Submit a Manuscript to the Journal
Architecture and Culture
For a Special Issue on
30 July 2022
Special Issue Editor(s)
Dr Paula McCloskey,
a place of their own / School of Art, University of Derby
Dr Sam Vardy,
a place of their own / Department of Architecture, Munster Technological University & Cork Centre for Architectural Education
independent curator, writer and academic
Dr Mohamad Hafeda,
Leeds School of Architecture, Leeds Beckett University
"…in traumatic times like ours, when reality itself is so distorted as to have become impossible and abnormal, it is the function of all culture, partaking of this abnormality, to be aware of its own sickness. To be aware of the unreality or inauthenticity of the so-called real, is to reinterpret this reality. To reinterpret this reality is to commit oneself to a constant revolutionary assault against it.”
(Wynter 2019, p.129)
Across art, border studies and critical spatial practices, there are long histories of resistances that employ transformational power and the production of alternate imaginaries towards re-making the lived realities and unrealities of borders and that which they define. For this special issue of Architecture and Culture, we build upon the work of the independent art + spatial research practice, a place of their own [https://aplaceoftheirown.org/] to propose a critical, politicised, and transdisciplinary exploration of the histories, narratives, spaces, potentials and futures of fictioning as such a resistant practice at the border. We are interested in the potential of asking how fictioning can be brought into relation with borders and "borderscapes" (Brambilla 2015, p.18) while resisting and critiquing attempts at “beautifying the violence of the border” (Keshavarz & Khosravi 2020) that have emerged in recent discourses and debates.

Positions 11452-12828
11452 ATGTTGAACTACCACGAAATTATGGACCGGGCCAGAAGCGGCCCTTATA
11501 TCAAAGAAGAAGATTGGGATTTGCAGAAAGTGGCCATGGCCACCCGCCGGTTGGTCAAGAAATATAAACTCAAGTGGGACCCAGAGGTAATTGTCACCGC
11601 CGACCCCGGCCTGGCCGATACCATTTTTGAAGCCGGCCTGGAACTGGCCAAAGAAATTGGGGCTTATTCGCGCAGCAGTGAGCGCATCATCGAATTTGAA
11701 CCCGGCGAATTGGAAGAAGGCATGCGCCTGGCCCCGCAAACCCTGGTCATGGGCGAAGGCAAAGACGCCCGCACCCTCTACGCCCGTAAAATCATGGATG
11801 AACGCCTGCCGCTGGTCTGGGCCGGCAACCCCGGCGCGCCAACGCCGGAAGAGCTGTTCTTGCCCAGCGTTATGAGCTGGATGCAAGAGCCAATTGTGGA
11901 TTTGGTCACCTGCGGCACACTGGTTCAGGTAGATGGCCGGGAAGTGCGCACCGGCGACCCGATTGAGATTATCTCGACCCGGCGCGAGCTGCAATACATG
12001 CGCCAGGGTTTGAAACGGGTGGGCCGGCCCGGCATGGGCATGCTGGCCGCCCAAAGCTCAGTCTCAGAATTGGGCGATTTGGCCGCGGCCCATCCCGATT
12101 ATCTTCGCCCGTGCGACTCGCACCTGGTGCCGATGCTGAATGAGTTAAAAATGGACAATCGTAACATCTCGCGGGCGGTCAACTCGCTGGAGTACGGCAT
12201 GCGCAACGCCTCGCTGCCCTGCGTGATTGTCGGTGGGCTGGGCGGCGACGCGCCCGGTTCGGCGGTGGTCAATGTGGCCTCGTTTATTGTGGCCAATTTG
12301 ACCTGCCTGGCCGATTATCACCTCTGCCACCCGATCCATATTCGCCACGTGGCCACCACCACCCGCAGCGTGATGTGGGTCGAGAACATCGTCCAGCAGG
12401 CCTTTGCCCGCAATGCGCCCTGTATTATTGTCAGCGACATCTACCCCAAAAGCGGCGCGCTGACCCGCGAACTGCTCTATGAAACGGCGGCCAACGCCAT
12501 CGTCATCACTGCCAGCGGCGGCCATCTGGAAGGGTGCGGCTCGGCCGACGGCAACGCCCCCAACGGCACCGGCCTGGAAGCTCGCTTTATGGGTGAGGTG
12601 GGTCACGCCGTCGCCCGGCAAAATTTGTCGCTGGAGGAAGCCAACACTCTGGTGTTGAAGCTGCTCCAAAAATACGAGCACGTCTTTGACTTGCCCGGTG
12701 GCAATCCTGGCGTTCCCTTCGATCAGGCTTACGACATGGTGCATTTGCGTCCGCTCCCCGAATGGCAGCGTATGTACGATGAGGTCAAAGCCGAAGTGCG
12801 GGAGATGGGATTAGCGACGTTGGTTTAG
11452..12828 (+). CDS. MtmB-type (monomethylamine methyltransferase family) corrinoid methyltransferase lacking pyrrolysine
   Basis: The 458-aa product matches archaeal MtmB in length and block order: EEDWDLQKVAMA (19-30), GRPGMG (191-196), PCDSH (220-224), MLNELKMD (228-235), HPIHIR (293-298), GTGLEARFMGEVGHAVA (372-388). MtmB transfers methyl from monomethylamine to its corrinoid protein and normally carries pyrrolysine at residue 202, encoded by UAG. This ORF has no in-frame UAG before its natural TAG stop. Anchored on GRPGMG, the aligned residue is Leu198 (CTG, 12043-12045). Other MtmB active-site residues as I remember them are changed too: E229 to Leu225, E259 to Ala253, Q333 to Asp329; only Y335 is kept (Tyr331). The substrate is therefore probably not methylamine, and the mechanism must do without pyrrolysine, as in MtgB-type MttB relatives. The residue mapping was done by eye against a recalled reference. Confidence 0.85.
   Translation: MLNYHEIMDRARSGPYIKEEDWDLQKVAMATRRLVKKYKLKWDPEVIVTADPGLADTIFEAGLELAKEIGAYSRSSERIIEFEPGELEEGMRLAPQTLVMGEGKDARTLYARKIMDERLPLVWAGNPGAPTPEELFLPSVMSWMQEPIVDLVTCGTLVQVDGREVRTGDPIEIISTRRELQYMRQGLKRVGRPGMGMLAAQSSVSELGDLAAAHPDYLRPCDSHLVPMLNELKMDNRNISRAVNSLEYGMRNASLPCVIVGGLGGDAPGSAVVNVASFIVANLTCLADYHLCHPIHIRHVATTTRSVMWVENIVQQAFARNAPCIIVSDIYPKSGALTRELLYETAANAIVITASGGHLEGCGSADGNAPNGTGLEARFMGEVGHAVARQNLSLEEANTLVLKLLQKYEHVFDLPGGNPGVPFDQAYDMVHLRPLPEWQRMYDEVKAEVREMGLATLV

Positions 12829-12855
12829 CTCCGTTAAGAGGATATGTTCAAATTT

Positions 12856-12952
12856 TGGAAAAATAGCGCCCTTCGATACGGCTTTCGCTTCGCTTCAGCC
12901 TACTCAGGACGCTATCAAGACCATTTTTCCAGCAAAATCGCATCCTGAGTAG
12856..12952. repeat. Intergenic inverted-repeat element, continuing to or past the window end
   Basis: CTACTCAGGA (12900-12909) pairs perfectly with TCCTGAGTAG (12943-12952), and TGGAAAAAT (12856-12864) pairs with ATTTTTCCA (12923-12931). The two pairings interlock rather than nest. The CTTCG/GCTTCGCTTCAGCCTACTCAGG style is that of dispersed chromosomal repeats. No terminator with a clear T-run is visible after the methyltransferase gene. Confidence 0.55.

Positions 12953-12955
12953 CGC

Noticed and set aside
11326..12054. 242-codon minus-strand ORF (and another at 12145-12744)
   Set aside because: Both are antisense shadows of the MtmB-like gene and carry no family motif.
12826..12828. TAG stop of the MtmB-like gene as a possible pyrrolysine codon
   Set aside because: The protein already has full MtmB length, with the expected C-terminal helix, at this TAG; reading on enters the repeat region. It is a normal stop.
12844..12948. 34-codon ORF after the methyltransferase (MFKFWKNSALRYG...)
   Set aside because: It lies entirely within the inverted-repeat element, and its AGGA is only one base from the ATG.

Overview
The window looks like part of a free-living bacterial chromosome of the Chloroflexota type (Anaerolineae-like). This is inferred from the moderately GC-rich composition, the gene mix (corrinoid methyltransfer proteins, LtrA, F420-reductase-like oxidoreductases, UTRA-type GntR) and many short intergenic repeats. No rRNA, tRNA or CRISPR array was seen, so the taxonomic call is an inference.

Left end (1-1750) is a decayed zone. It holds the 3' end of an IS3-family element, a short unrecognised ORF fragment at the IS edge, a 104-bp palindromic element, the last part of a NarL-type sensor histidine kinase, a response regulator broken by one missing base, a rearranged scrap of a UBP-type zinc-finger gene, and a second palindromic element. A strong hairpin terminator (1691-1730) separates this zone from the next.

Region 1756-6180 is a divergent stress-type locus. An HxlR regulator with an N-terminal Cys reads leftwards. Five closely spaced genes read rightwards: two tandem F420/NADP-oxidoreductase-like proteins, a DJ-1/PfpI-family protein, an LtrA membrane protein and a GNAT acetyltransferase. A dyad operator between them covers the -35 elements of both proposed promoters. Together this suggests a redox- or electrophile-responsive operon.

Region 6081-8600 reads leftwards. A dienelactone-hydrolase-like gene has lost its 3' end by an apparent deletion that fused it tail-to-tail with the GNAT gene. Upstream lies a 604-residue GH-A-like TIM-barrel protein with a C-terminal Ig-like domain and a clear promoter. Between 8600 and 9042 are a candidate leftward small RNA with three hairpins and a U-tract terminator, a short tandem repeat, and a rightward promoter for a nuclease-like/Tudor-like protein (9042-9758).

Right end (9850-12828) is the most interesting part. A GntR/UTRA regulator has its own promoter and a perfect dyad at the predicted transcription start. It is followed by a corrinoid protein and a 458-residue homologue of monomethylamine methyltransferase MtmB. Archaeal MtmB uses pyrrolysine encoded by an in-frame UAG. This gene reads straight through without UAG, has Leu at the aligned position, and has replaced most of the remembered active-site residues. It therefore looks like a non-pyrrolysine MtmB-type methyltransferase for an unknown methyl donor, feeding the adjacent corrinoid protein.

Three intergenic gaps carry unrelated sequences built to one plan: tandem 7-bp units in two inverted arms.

The borders addressed in this call are those of sovereign territories, or those created by settler colonialism, across the world. Borders are the spatial and lived realities of what Harsha Walia (2013, p.3) refers to as “border imperialism” - the displacement of peoples and the securitisation if not criminalisation of immigration and immigrants in relation to a growing prison industrial complex, the racialised hierarchy of citizenship, and the state-mediated exploitation of migrant labour that benefits transnational capitalism. In many contexts, particularly colonial ones, borders can also often be viewed as fictions themselves but also have real and severe consequences for those on whom they are imposed including speculative design as a colonial tactic of exploitation operating through political, embodied, architectural, visual, cartographic and other spatial means.
Border fictioning, and the broader instances of building alternative imaginaries of the border that we hope to compile in the issue, are formulated within a lineage of specific spatial, geographic, political and art based thinking and practices.
In Undoing Border Imperialism (2013, p.2) and Border and Rule (2021) Harsha Walia performs an activist and theoretical undoing of “the physical borders that enforce a global system of apartheid and… the conceptual borders that keep us separated from one another.” Through these practices of undoing, the ways in which borders are mapped, (re)known and (re)made by the humans and non-humans that they most affect are made visible, thereby emerging as a very different anti-colonial, resistant form of speculative design.
Gloria Anzaldúa’s (1987) Borderlands: La Frontera introduces mestiza consciousness - through which Anzaldúa uses myth-making and other strategies to contest the hegemonic border imaginary to create new epistemologies rooted in language, culture, memory, and history. “By creating a new mythos - that is, a change in the way we perceive reality, the way we see ourselves, and the ways we behave - la mestiza creates a new consciousness.” (Anzaldúa 1987, p.80)